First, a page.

Access/launch: If you have your own boat you can put in at Colonial Creek Campground on Diablo Lake, paddle across Diablo Lake and use the phone at the take-out to call for Ross Lake Resort’s portage shuttle to pick you up and shuttle you to Ross Lake.

To rent boats, hike from the Ross Dam Trailhead to Ross Lake (0.8 miles) and then call for a water taxi (or have one pre-arranged) to the resort, where you can get outfitted with boats, paddles and some safety gear. For more information, see rosslakeresort.com.

The northern end of Ross Lake reaches into Canada, allowing boat access from Skagit Valley Provincial Park, near Hope, B.C.

Permit: Required for camping. Obtain at the Wilderness Information Center in Marblemount or at U.S. Forest Service Methow Valley Ranger Station in Winthrop.

Lake Chelan

Lake Chelan is a must-do for paddlers, offering everything from simple day trips to complex multi-day excursions, all with awe-inspiring views and dependable east-of-the-crest weather. Though a dam raised the lake’s height by about 20 feet in 1927, Chelan is the most natural lake in this guide and the third deepest lake in North America, according to the park service.

Lake Chelan is 55 miles long and dramatically different at each end – the south end has warmer water and is packed with vacationers, while the north end offers a remote wilderness experience. Gentle paddling opportunities can be found at the south end of the lake near the towns of Chelan and Manson. Stehekin, at the other end of the lake, is a small boat or plane-accessible town that is a gateway to the interior of North Cascades National Park. Though remote, it has amenities and tasty treats, such as those from the Stehekin Pastry Company (a fan favorite). Since the lake is long and narrow, it’s fun to paddle one way and use the passenger ferry run by the Lake Chelan Boat Company for return or drop-off. Reservations must be made ahead of time for the passenger ferry.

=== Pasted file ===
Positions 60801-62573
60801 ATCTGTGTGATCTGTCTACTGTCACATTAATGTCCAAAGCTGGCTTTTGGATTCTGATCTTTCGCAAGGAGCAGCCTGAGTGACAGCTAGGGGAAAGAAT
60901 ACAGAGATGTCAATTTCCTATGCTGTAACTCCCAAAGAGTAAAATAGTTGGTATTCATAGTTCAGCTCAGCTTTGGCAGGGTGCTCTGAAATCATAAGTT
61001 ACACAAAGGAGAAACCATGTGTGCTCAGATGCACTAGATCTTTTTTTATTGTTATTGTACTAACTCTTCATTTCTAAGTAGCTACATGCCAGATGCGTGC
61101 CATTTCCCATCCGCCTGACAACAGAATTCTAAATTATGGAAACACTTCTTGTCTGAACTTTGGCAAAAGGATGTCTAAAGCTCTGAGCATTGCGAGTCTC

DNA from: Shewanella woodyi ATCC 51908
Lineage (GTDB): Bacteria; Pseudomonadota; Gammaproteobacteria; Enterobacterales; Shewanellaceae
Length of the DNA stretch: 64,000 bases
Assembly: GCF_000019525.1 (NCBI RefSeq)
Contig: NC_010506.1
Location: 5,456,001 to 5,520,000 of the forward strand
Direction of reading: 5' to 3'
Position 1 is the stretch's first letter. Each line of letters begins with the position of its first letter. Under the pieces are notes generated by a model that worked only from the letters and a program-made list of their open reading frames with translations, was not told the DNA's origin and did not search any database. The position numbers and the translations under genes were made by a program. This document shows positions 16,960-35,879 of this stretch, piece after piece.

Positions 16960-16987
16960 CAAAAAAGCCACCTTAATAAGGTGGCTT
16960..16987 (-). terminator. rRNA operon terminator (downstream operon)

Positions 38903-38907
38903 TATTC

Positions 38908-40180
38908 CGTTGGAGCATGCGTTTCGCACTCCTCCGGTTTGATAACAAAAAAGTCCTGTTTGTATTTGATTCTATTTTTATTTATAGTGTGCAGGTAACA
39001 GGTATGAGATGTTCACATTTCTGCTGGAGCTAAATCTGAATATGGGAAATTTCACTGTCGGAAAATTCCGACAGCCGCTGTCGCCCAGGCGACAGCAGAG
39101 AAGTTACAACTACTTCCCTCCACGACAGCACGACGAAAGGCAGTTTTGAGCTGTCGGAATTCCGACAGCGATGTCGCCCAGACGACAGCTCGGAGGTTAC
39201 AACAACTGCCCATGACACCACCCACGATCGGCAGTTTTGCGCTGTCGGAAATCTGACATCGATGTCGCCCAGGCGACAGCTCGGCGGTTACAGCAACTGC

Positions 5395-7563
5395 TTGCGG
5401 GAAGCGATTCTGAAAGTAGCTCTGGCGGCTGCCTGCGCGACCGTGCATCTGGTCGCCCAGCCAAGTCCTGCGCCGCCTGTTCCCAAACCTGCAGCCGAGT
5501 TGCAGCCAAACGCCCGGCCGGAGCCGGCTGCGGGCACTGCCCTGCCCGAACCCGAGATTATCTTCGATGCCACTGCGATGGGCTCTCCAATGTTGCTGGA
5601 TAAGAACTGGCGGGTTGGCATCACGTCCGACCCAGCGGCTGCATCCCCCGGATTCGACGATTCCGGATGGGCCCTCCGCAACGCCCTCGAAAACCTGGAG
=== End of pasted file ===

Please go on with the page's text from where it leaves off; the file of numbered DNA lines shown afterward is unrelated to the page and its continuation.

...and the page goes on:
The lake has 14 first-come, first-serve boat-in camping areas managed by either the U.S. Forest Service or National Park Service. Each has picnic tables, fire rings, toilets and a dock available for easy loading/unloading, but users must pay fees for the docks – it is free to land on shore without using a dock. Much of the lake’s shoreline is too steep to allow for easy landing and this can complicate even a quick bathroom stop or rest break. Before attempting to paddle on Lake Chelan, make a detailed route plan with contingencies for wind and emergency situations.

Suggested duration: Day trip or overnight

Mileage: Variable.

Launch: Fields Point Landing and 25-Mile Creek State Park

Permit: A backcountry permit is required for camping near Stehekin in the North Cascades National Park. Get one at the Stehekin Ranger Station. Other parking and camping fees are dependent upon route. The lake is long and managed by a variety of local, state and federal agencies.

Maya Hunger is a Washingtonian who likes type 2 fun and human-powered sports. Writing for various publications makes her feel like she is contributing to society while spending the majority of her time far in the backcountry.